Bad Repairing Practices in Healthcare Exposed on Ponemon Institute Study

April 11, 2018

 

A latest survey carried out by the Ponemon Institute for ServiceNow has disclosed that healthcare and pharmaceutical businesses are not keeping up to date on repairing. Faults are not being repaired rapidly leaving organizations vulnerable to attack.

The survey was sent to 3,000 safety workers from groups with over 1,000 staff members across a broad variety of industry sectors and countries. The results of the survey were incorporated in the report: Today’s Condition of Weakness Response: Repair Work Requires Attention.

The report indicated 57% of those that took the survey respondents had endured at least one data breach in which access to the network was gained by abusing a flaw for which a patch had earlier been issued. A third of respondents replied that they were conscious that the weakness was there and a patch was available prior to the breach. More disturbing was two third of groups didn’t know they were vulnerable to attack.

Although there is a major danger of weaknesses being abused, 37% of respondents said they don’t check for dangers and for that reason cannot be certain all weaknesses are identified and tackled. The pharmaceutical and healthcare sectors were a tad better than average, even though 28% of IT security employees from those industries said weakness checking was not finished.

65% of cybersecurity employees said they find it tough to arrange to repair and determine what software must be repaired first. 61% said manual procedures were putting them at risk when repairing flaws, and an average of 12 days was being lost organizing repairing activities across groups.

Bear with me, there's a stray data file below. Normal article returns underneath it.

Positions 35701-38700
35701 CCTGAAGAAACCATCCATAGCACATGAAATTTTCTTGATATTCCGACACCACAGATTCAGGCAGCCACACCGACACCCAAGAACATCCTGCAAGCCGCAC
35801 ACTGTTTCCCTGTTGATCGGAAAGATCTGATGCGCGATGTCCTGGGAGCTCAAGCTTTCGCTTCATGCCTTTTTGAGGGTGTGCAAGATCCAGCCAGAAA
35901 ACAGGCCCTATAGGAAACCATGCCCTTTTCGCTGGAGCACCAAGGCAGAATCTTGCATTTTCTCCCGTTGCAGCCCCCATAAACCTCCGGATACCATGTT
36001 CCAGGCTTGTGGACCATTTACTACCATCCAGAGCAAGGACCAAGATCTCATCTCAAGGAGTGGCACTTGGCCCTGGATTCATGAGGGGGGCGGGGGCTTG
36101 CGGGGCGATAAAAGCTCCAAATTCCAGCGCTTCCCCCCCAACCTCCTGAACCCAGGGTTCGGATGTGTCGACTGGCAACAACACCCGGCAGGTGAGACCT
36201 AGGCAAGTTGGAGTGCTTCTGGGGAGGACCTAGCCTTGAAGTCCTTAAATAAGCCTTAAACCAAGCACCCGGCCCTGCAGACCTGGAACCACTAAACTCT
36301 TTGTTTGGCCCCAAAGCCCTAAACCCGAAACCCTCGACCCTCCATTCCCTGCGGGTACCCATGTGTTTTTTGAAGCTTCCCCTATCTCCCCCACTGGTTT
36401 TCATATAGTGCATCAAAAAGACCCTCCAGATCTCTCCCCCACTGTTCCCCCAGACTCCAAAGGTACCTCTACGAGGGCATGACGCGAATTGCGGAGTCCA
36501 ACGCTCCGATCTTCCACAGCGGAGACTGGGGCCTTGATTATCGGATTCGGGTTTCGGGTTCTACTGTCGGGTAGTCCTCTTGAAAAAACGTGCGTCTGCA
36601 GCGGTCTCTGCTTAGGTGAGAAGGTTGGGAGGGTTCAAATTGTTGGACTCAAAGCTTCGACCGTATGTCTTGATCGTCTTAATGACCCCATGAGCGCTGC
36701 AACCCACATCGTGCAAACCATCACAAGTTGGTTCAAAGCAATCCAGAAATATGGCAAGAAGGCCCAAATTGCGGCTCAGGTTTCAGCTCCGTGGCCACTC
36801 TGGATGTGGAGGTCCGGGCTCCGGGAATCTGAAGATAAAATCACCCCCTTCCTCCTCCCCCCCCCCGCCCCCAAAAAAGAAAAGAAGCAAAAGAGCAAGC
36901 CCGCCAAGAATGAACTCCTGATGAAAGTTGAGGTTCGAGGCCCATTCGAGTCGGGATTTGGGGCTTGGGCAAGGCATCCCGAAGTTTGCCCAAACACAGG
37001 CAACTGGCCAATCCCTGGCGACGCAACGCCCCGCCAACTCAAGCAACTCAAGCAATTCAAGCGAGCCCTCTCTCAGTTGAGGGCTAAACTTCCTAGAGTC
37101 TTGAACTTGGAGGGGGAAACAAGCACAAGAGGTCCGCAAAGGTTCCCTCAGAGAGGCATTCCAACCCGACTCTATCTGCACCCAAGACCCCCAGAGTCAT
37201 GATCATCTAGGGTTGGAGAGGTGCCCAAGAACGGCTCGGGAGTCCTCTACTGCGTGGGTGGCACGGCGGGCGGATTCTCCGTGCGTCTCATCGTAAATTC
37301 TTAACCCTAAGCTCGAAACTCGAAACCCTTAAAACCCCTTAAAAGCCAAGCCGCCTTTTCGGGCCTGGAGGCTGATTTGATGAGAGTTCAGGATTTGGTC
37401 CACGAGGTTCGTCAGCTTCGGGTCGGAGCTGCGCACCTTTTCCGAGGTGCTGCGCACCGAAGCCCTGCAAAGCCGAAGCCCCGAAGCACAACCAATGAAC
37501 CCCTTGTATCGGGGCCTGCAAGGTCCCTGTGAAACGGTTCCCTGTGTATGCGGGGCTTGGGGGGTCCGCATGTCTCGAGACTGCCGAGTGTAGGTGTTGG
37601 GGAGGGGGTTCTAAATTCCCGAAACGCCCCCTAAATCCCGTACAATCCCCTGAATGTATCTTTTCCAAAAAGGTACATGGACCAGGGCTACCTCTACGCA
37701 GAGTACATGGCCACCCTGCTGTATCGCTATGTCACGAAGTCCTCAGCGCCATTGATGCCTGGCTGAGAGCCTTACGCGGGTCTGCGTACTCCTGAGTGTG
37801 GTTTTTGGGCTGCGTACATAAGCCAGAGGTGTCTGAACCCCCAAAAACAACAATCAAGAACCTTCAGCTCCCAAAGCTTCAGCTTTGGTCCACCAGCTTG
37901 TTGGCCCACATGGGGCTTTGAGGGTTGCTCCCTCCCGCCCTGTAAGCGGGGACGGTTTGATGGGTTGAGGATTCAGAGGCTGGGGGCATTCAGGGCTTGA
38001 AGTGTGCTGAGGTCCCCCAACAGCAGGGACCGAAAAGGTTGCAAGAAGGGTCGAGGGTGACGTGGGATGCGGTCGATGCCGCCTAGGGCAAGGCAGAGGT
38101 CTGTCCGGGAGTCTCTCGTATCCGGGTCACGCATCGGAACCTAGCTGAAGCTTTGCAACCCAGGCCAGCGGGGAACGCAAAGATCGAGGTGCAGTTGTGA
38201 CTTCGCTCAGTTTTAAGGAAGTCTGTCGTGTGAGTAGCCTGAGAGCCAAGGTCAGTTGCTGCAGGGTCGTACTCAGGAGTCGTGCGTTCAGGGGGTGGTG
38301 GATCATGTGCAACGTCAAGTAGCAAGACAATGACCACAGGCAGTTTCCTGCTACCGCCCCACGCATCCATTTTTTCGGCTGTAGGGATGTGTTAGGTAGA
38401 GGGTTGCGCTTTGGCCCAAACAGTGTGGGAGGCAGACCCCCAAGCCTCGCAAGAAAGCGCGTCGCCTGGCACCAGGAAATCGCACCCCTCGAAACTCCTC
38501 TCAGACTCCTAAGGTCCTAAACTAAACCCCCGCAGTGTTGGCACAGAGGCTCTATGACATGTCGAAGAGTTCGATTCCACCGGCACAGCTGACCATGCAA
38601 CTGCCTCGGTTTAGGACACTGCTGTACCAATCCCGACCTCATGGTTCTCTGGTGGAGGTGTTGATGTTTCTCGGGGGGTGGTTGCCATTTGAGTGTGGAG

Over three quarters of IT security employees felt the delay in repairing vulnerabilities was because of a deficiency of trained staff. They just didn’t have sufficient staff members to keep on top of repairing. On average, 321 hours a week are being spent on weakness management, but even so, medium to low priority repairs are still taking eight weeks or more to be fixed.

60% of respondents saying they were employing more staff in the next year to help expedite the repairing of faults. On average, groups are looking to hire four new workers exclusively for weakness response.

Making a decision to bring in more staff is one thing. Hiring staff is a separate problem. There is a lack of trained IT workforce and the problem is becoming worse. As per a latest survey carried out by the advocacy group ISACA, by 2019 there will be 2 million unfilled cybersecurity positions.

Even if workforce can be employed, there is no assurance that safety posture can be substantially improved. While more staff might definitely assist some businesses, the report indicates there is a repairing paradox – employing more staff doesn’t mean better safety.

ServiceNow Security and Risk Vice President and General Manager Sean Convery said: “Increasing more talent alone won’t tackle the main problem afflicting today’s safety groups. Computerizing routine procedures and prioritizing weaknesses assists organizations avoid the ‘patching paradox,’ instead of focusing their people on important work to radically decrease the possibility of a breach.”

The Ponemon Institute/ServiceNow study presents five approvals that can assist groups to develop a roadmap to a better safety posture.

  • Record an impartial inventory of weakness reaction capabilities.
  • Speed up time-to-benefit by tackling low-hanging fruit first.
  • Break down data considerably between safety and IT to regain lost time spent organizing between the two.
  • Describe as well as arrange end-to-end weakness reaction procedures and then computerize as much as you can within reason.
  • Make sure retention of talent by concentrating on culture and work atmosphere.